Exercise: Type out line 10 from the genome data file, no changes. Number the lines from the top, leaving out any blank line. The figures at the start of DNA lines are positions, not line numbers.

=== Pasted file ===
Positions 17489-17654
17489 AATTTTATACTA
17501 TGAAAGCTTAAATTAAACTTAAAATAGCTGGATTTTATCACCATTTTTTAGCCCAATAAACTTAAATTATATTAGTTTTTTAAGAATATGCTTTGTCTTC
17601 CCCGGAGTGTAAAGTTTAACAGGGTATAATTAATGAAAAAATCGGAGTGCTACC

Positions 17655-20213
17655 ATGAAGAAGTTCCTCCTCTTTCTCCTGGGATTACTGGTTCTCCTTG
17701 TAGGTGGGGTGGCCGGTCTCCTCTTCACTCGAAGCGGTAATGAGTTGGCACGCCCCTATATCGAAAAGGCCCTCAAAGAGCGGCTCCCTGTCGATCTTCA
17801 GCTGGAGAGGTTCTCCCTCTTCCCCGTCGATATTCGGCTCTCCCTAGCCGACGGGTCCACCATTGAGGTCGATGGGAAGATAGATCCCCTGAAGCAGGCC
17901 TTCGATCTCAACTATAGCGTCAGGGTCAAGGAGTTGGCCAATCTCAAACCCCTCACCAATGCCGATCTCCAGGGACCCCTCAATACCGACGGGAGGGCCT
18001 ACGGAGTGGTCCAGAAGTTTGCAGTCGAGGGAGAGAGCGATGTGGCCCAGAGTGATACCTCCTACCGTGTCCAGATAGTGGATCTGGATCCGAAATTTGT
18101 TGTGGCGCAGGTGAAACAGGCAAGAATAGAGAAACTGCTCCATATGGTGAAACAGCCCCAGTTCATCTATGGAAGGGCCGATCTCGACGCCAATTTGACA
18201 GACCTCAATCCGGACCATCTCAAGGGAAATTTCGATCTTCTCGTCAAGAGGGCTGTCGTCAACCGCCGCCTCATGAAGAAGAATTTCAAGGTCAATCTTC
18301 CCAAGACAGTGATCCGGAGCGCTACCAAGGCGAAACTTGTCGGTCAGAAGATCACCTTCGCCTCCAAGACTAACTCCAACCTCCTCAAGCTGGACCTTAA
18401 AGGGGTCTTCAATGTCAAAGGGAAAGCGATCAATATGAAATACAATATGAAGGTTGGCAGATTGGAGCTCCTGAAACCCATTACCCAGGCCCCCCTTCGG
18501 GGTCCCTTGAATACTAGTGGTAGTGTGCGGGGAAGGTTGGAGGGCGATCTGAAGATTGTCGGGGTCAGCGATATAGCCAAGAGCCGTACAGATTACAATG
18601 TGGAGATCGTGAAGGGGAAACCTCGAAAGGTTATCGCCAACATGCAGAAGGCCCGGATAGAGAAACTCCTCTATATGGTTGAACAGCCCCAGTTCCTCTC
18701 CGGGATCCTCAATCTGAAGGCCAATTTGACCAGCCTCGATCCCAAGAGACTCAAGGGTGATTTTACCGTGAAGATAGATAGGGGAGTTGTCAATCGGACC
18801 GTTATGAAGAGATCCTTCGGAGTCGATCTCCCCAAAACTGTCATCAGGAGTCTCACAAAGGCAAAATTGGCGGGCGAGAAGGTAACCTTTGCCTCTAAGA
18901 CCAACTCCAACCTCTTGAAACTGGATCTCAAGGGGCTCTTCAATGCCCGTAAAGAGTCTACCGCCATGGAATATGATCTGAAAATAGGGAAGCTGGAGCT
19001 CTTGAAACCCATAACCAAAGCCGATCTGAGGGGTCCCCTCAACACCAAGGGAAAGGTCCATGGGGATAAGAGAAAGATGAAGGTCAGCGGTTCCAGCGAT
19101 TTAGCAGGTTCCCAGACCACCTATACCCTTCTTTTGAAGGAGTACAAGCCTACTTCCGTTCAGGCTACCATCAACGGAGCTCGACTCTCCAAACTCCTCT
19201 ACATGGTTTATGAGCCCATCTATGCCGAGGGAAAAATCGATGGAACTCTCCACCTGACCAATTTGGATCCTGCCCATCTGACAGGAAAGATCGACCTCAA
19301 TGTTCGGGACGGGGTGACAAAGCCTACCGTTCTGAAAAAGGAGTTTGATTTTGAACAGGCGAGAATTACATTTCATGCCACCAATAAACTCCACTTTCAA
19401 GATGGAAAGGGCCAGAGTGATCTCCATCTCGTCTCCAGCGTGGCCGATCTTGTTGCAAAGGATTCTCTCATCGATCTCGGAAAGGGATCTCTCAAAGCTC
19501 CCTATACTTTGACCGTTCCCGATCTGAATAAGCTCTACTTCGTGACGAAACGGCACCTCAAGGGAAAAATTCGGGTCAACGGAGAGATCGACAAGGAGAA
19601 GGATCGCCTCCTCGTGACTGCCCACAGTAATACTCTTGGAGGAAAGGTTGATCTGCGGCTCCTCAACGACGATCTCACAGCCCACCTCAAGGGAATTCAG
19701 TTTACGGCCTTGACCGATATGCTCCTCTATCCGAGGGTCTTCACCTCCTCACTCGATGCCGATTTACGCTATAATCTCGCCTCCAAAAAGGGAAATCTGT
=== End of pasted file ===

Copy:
18001 ACGGAGTGGTCCAGAAGTTTGCAGTCGAGGGAGAGAGCGATGTGGCCCAGAGTGATACCTCCTACCGTGTCCAGATAGTGGATCTGGATCCGAAATTTGT